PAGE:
For those who are looking into being educators in music, it’s time to understand that the job market is very different from what it used to be. Not only will the area for employment need to be broadened, but so will the prospective teacher’s set of skills, and teaching style. It is also increasingly important to look for work before graduating, or looking for work in a new school.
Below are some tips from other music educators around the country who wish to help future educators that are entering the job market.

 

  1. Kelly Filsinger, a University Fellow and PhD candidate in Music Education, states that one needs to be a great musician to be a music educator. That teaching music to the inexperienced is a process that requires “demonstrating high levels of personal musicianship.” So it is very important that being an amazing musician is part of the gig.

  1. Learning how to adapt and improvise is a valued skill in a music teacher, according to Edward Smaldone, a professor of composition. He says that music is about communicating, and not just about playing what is on the sheet of paper. He also suggests that, while lesson plans allow for great ideas to be formed, there is no way to know what will happen in each classroom. So knowing how to adapt to the classroom and improvise for every session will be a great skill for the teacher, and their students.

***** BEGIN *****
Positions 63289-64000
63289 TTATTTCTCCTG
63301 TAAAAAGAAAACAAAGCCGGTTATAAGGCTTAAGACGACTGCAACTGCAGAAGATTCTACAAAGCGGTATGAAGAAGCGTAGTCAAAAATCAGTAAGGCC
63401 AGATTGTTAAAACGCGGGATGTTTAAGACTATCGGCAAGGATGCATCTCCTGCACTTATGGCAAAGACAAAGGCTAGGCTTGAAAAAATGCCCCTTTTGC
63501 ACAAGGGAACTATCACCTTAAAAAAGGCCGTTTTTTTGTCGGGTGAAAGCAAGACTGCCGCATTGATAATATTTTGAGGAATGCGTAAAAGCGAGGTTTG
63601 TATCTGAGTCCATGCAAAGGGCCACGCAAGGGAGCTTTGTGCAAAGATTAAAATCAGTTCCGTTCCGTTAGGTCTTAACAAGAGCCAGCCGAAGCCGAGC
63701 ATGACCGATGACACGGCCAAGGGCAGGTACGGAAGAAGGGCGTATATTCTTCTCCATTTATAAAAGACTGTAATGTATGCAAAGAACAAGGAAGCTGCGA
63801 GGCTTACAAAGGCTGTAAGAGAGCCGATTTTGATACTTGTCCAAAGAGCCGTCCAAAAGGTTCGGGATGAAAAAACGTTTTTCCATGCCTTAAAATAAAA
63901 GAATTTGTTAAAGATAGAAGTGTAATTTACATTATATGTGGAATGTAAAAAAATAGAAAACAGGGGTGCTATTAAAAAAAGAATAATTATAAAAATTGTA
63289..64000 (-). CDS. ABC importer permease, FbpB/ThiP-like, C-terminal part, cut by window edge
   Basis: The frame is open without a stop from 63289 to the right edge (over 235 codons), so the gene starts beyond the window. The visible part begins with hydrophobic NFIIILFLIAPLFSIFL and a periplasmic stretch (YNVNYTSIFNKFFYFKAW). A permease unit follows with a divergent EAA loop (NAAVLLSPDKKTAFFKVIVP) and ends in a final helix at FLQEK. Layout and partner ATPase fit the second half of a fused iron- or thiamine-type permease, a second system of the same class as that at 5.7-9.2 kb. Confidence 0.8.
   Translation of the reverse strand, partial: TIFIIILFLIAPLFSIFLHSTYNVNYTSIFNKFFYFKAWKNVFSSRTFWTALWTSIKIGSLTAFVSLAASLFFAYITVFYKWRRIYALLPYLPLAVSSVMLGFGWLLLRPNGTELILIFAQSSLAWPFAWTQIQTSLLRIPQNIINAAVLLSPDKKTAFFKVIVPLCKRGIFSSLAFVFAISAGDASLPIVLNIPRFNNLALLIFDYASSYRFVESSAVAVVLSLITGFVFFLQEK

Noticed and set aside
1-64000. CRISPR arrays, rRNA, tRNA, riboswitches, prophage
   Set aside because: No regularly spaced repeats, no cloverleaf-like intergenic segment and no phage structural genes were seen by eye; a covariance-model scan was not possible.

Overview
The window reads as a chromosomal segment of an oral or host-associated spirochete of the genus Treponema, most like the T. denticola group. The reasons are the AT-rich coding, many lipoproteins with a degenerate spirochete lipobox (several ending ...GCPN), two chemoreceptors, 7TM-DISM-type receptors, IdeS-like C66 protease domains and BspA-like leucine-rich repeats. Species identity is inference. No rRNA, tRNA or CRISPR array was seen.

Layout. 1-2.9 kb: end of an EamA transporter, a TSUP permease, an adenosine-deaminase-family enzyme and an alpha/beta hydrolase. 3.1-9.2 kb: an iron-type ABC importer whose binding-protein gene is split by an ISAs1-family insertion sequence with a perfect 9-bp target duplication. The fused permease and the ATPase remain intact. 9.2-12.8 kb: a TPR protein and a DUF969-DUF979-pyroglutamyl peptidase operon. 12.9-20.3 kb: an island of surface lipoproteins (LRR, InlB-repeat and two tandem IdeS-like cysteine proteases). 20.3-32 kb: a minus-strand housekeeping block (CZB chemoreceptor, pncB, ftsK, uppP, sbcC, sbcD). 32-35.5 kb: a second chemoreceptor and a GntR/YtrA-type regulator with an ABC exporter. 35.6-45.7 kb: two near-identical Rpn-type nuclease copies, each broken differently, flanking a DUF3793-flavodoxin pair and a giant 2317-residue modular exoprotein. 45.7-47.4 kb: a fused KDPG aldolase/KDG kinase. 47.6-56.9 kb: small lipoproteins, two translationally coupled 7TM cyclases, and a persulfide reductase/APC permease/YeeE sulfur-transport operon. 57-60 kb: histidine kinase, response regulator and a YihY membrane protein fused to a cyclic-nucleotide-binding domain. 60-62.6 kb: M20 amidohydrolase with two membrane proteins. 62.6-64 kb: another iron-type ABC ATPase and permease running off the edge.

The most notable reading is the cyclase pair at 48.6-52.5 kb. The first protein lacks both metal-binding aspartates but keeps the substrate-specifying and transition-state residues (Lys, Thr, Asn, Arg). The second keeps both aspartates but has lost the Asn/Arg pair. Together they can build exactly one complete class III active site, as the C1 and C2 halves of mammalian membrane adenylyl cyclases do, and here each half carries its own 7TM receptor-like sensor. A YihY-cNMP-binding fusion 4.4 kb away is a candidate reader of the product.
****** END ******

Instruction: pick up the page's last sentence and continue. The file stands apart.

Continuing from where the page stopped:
1. According to both Russ Sperling, an instrumental music specialist, and Susan Wharton Conkling, the professor of Music Education, having entrepreneurial skills are also a must have for music educators. Sperling says that recruiting students into the music program and dealing with administrative work to run the program will require marketing skills. And according to Conkling, teachers must also stop limiting their skills to K-12 education, and start expanding into partnering with local youth clubs, assisted living facilities, or retirement centers so that they can build employment opportunities and learn to think outside the box.

  1. Knowing how to do different things is an asset. Dr. Deborah Sheldon, a professor of Music Education, believes that employers look for people who are skilled in a multitude of areas. Someone who can perform choral, instrumental, and general music is a great asset to the school. Especially if they are imaginative polished, good at communicating, and well prepared. This is because they are looking for someone who is unique and can bring something to the school and the community.